Responsibility, not exceptionalism
This is not a plea for a form of university ‘exceptionalism’, just a recognition that providers with decades-long track-records of awarding degrees should collectively retain a core responsibility to assure quality and standards. The presence of the new regulator is a necessary and additional ‘check’ in the system, given the growing range of providers. Importantly, its decisions will be based on advice provided by the UK’s widely-respected independent quality body, the Quality Assurance Agency (QAA). But we must ensure that this check is not a fundamental shift of responsibility away from a degree-awarding university toward a centralised government body.
Currently universities are not organs of the state; they are generally independent charities founded to promote the public good through teaching, research and knowledge exchange. Small, and perhaps unintended, steps away from the spirit and practice of co-regulation can already be seen in the move to give Ofsted the role of quality assuring Level 4 and 5 qualifications in apprenticeship standards, or looking to develop a ‘register of examiners’. It is something to which the sector needs to be attuned.
Managing partisan pressures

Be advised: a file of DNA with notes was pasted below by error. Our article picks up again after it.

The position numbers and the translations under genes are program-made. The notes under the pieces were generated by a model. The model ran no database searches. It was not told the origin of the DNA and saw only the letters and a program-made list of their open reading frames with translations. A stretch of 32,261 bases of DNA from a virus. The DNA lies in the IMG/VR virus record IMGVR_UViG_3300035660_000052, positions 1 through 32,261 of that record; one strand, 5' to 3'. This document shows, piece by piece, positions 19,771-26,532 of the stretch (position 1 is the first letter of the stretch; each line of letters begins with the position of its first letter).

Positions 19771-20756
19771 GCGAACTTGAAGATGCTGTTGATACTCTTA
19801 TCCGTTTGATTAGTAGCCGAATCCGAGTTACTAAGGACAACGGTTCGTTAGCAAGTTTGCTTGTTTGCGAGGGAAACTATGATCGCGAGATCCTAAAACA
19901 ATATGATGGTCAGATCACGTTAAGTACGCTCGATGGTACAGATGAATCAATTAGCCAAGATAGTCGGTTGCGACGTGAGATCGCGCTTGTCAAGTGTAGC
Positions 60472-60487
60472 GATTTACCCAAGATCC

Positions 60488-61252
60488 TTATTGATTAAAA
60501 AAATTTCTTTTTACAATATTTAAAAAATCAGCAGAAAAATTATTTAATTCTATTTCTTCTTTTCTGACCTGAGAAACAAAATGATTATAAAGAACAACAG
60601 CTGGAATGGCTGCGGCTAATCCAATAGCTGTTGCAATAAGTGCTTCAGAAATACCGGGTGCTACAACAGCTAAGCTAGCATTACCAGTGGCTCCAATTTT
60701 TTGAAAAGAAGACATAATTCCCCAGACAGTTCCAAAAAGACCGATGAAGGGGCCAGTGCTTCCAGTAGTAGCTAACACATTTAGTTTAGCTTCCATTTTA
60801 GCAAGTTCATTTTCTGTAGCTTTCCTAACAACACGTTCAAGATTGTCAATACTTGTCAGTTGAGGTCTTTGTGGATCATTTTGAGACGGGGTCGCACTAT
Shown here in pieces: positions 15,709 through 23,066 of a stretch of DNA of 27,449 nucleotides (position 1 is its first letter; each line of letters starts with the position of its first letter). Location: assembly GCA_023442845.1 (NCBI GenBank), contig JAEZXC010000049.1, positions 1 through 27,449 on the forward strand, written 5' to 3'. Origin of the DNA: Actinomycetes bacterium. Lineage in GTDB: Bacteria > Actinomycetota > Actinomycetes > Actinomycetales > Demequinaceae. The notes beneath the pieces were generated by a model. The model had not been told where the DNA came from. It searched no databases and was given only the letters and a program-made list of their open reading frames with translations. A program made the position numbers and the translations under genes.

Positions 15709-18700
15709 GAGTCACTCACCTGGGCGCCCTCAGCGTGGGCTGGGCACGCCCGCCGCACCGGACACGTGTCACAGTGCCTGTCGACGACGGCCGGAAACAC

The political pressures faced by the Office for Students will loom large. Politicians can find it difficult to resist media headlines to ‘do something’ about this or that issue. The latest publicity about degree classifications has led to proposals that would fundamentally undermine the architecture of UK higher education standards. The recommendations from Reform in June to establish a new quango to decide assessment practices and mandate standardised national university examinations tells us quite how misunderstood universities can be in the media and think-tank milieus.
Combatting misunderstandings is important; if we don’t, universities may be viewed as ‘grown-up’ versions of schools, most of which are still state bodies. It is essential therefore that universities and their leaders actively engage with wider society to regain ground and trust, so we can combat the threat to the autonomy and innovation that has enabled UK higher education to be among the best in the world.
Universities need to be fleet-of-foot and able to change and innovate in a fast-paced international HE environment. A monolithic, statist approach to quality issues in England will make such adaptation impossible. We need to do what we can to ensure that co-regulation remains the basis of the work conducted by the QAA and the Office for Students on quality and standards.
These are not Cassandra-like warnings of an apocalyptic fate, just a reminder of the strengths of our current co-regulatory system and the risks of eroding it over time. Let us build on what we do well, not go back to the drawing board on practices that fit with the UK’s internationally-applauded system of higher education quality assurance. For universities to continue to thrive, we need continued recognition of autonomy and regulation that recognises the differences among providers.